Learning React – Components and state

Components are small, isolated and reusable units of work that make up a piece of a user interface. Each component is independent, with emphasis in separation of concerns, having it’s own business & presentation logic.

In this post, I am going to show you how to create a single component, as well as how to mutate state within that component by either passing variables, one way in the component or by changing an input value which changes the component’s state.

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Learning React – Hello World

Care to learn some React, build your own application and become from zero to hero in just some few steps? Well, you are in the right place, this blog post is all about learning how to setup your environment and get you up and running with React. In just 7 easy steps you will be able to run your hello world app, no sweat.

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Setup .NET Core 2.1 project and test with XUnit on Linux VM

Working with .NET Core is so much fun, but it can be a little bit tricky sometimes, unit test projects with XUnit, how am I supposed to run the tests from CLI using .NET Core 2.1 runtime?
In this post I am going to quickly setup a .NET Core test project along with an XUnit test project and will run the tests on a Linux VM that I am going to setup with HashiCorp Vagrant.

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ASP.NET Core 2.0 Authentication with local logins – Implementing custom authorization policies

This post is part of a series on ASP.NET Core 2.0 Authentication and I am going to talk about authorization policies, something different from what we’ve seen so far in the series, as most of posts are focusing in authorization.

I will show how to secure certain resources based on specific criteria on user’s claims.

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ASP.NET Core 2.0 Authentication with local logins – Responding to backend changes

ASP.NET Core 2.0 makes it very easy and straightforward to setup a cookie authentication mechanism in your application. Framework provides numerous ways to achieve that, with or without ASP.NET Core Identity membership system.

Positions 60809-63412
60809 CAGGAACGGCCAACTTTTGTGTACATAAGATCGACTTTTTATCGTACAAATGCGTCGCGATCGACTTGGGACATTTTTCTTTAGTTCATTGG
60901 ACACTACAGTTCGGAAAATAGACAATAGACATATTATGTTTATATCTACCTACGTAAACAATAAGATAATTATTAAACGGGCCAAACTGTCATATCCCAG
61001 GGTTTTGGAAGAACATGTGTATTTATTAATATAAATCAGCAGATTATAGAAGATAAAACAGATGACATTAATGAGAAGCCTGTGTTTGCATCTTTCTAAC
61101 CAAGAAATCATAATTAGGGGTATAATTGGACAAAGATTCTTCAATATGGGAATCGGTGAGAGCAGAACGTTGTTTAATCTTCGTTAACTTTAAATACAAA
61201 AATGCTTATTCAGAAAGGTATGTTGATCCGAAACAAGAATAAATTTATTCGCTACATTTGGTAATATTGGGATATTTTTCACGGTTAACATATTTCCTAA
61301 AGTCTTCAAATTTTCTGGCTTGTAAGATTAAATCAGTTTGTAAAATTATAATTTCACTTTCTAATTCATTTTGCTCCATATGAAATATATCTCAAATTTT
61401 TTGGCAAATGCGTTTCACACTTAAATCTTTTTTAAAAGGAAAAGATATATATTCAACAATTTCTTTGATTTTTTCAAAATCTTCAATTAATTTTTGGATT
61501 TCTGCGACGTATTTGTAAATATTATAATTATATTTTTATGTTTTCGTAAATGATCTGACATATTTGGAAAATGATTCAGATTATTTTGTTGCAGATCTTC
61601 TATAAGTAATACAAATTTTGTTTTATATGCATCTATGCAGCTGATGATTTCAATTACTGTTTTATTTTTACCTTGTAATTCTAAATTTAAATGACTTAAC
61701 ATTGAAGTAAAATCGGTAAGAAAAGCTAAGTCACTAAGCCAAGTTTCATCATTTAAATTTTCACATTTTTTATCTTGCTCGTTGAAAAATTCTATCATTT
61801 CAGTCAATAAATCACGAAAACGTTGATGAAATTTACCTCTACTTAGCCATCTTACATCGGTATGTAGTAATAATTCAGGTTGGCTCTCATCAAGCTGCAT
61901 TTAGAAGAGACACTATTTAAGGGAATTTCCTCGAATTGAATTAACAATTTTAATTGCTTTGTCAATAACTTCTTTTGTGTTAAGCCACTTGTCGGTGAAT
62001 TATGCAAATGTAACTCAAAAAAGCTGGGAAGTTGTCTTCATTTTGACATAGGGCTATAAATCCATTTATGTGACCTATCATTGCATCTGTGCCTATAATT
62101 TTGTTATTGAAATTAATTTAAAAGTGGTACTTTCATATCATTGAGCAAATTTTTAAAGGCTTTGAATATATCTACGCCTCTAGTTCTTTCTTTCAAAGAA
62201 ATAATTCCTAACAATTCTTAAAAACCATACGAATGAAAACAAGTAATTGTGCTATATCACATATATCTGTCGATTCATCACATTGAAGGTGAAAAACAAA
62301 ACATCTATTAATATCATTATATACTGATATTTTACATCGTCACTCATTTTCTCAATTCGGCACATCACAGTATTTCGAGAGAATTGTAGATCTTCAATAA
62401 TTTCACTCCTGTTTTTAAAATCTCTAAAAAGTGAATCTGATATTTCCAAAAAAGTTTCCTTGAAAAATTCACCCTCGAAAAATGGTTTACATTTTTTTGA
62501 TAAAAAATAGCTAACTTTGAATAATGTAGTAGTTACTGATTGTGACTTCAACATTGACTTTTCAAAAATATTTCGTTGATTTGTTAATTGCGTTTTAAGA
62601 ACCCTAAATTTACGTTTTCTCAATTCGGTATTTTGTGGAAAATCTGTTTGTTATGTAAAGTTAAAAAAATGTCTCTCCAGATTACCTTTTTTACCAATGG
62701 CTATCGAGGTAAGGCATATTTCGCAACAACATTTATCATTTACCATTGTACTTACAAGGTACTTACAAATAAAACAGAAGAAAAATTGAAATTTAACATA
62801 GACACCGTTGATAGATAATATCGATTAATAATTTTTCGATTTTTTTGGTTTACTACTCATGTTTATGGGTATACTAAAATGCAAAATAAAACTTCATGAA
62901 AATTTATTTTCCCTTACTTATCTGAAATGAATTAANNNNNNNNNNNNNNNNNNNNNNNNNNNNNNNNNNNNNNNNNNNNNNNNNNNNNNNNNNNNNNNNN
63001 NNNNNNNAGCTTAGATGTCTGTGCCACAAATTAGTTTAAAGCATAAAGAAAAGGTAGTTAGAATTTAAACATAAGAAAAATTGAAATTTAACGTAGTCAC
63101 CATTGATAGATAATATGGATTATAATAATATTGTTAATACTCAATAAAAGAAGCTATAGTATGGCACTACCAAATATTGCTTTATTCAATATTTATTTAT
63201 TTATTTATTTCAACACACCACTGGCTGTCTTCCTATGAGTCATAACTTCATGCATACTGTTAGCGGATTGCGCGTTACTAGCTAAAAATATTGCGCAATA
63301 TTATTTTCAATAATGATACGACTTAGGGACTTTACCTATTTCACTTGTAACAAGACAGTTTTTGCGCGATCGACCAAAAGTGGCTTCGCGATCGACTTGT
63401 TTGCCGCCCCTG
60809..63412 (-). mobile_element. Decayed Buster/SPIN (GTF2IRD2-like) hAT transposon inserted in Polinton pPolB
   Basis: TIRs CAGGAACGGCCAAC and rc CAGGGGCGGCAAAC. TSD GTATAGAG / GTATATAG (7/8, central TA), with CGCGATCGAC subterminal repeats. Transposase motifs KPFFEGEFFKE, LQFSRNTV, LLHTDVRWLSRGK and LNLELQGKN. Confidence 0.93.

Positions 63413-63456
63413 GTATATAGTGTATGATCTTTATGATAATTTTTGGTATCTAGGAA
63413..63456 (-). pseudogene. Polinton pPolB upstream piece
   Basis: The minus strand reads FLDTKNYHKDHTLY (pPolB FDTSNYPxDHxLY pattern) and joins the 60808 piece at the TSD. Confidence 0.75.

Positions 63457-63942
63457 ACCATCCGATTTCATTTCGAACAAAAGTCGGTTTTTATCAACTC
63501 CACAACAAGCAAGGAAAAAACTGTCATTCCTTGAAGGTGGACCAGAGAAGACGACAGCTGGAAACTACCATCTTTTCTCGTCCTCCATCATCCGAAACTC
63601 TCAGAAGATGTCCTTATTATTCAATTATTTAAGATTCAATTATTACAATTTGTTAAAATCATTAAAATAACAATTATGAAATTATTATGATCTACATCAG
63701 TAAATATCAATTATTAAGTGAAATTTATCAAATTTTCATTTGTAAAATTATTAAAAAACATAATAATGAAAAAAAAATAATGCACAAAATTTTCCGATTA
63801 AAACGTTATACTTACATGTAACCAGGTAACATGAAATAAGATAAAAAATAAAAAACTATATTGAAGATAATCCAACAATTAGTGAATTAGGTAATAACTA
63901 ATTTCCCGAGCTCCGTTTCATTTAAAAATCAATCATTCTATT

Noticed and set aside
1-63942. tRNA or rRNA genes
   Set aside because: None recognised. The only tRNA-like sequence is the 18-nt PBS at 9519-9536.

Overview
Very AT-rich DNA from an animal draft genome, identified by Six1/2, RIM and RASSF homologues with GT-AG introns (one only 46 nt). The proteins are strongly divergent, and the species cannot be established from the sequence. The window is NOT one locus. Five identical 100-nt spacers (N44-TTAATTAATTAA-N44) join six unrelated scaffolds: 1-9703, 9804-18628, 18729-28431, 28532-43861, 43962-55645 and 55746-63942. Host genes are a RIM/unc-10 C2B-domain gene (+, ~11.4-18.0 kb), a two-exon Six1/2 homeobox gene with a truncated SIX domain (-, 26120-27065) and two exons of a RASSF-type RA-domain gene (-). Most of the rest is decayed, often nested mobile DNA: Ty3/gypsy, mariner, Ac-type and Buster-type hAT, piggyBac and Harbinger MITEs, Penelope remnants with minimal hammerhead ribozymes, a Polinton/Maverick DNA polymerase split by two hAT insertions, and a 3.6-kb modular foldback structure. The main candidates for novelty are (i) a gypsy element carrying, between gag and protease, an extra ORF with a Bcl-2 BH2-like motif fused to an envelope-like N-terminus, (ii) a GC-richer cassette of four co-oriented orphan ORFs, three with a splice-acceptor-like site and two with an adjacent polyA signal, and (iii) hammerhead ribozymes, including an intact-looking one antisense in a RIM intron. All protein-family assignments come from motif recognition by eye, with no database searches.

This post is part of a series on ASP.NET Core 2.0 Authentication and I am about to talk about cookie events and how to respond to them.
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ASP.NET Core 2.0 Authentication with local logins – Implementing claims transformation

ASP.NET Core 2.0 makes it very easy and straightforward to setup a cookie authentication mechanism in your application. Framework provides numerous ways to achieve that, with or without ASP.NET Core Identity membership system.

This post is part of a series on ASP.NET Core 2.0 Authentication and I am about to talk about cookie authentication and claims transformation.
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Cookies

ASP.NET Core 2.0 Cookie Authentication – Local logins

ASP.NET Core 2.0 makes it very easy and straightforward to setup a cookie authentication mechanism in your application. Framework provides numerous ways to achieve that, with or without ASP.NET Core Identity membership system.

This post is part of a series on ASP.NET Core 2.0 Authentication and I am about to talk Cookie Authentication without ASP.NET Core Identity. I will show how to setup, login and logout using local logins, a custom implementation of a membership system. In the coming examples I will show how to simply secure your ASP.NET Core 2.0 MVC application using cookies and in-memory stored users, though they could be stored anywhere, database, flat files, etc.
In coming blog posts I am going to show a more appropriate way to do the local login authentication, using a database, signing-up users, transforming their claims, etc., but first let’s see something quick and simple.
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Testing AngularJS UI-Route routes

Testing AngularJS UI-Router routes

Tests are important. In our AngularJS applications we have tons of stuff to test, we have unit tests on components, filters, directives and other AngularJS features, we have tests on templates and we also have tests on routes. Most sophisticated AngularJS applications might contain more than one page to display, so you need to have a routing mechanism to navigate to different components in the application.

The thing is how you test this? How you test your routed components? How you test the template with the routing directives?

That is exactly what I am going to talk about in this post. I prefer the AngularUI-Router, because it is really powerful, so this post will contain examples using this framework.

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